PETA supporters routinely descended on UniverSoul’s opening-night shows in cages and full bodypaint to inspire action against the circus’ exploitation of animals. In 2017, a fierce PETA “tiger”—actually, animal rights advocate Nikki Ford—caged herself at UniverSoul’s headquarters in downtown Atlanta to force the company to listen to our demands.
And in 2018—UniverSoul’s 25th anniversary—a “crying elephant” led PETA supporters in a fiery demonstration outside the circus’s opening-night performance in Philadelphia. The protesters displayed a bullhook, calling out UniverSoul’s history of hiring abusive trainers—like Larry Carden, who reportedly forced elephants with bruised feet to stand on concrete.
In July 2019, Chilli called on UniverSoul to end all animal acts with a clear message: “These beautiful wild animals belong in the wild, not for our entertainment.”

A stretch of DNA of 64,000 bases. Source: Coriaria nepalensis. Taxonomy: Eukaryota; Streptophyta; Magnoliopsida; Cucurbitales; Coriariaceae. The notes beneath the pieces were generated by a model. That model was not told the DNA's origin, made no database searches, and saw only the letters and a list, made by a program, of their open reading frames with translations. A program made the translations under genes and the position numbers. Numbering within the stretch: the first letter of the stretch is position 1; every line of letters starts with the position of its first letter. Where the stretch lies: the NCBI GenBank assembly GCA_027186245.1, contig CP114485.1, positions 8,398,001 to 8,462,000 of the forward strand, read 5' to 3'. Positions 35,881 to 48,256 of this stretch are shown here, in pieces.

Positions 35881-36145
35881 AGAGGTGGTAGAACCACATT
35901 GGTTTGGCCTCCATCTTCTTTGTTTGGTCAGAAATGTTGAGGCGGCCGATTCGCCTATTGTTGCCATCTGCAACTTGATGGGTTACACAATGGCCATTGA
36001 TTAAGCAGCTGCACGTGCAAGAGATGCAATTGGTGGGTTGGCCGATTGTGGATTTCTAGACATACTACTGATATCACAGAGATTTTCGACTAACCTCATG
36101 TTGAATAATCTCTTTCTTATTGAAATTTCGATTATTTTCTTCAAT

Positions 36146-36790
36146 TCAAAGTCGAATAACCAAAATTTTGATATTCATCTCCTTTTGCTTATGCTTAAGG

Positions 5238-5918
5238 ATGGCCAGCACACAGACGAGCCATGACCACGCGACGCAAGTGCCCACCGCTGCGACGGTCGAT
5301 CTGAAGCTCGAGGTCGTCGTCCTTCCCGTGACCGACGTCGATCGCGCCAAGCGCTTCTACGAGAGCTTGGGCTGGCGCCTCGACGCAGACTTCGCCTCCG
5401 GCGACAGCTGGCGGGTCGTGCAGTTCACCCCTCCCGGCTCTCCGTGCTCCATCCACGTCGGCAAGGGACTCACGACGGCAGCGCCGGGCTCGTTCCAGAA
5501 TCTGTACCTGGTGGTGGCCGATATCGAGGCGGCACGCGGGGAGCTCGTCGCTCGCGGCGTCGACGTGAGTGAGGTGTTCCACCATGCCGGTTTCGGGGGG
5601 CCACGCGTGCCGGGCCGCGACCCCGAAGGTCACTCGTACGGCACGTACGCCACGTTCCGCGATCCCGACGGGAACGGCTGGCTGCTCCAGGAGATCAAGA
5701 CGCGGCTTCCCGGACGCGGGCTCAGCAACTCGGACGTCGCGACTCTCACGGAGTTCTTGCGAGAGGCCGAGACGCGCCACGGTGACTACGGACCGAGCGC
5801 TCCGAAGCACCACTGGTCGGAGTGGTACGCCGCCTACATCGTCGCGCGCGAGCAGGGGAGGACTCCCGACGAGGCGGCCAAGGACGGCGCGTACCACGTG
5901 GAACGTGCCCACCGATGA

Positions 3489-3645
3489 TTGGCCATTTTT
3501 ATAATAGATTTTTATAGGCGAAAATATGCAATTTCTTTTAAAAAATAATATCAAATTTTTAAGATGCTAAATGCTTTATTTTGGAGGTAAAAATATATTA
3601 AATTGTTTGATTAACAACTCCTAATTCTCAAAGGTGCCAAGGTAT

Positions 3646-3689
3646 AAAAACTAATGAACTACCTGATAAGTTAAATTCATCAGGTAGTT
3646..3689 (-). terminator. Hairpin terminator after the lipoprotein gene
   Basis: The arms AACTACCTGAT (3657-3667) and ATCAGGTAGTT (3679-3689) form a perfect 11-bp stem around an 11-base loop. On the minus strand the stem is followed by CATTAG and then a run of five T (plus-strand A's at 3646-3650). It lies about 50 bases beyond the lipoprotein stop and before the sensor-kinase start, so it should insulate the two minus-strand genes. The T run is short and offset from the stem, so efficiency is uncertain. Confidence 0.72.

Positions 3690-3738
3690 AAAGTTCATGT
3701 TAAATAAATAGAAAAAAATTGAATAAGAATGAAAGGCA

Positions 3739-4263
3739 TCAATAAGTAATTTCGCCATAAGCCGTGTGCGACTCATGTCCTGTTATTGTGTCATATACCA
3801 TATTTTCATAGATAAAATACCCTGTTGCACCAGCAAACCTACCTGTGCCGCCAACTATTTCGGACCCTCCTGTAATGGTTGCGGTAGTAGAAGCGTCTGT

In November 2020, after PETA informed PENN Entertainment that UniverSoul had hired abusive animal handlers—one of whom was caught transporting big cats around in a trailer teeming with maggots—the company pledged never again to host an animal circus at its 41 properties nationwide.
Even after UniverSoul dropped elephant and tiger acts, PETA continued to protest against the circus because it was still forcing camels, zebras, and horses to perform.
Let’s Keep Helping Animals Who Are Still Suffering in Other Circuses and Abusive Live-Animal Acts
UniverSoul joins a growing list of circuses—including Ringling Bros. and Barnum & Bailey—that are ditching cruel animal acts and instead dazzling audiences with only willing human performers. Let’s keep victories coming for animals by urging Shrine circuses to go animal-free, too.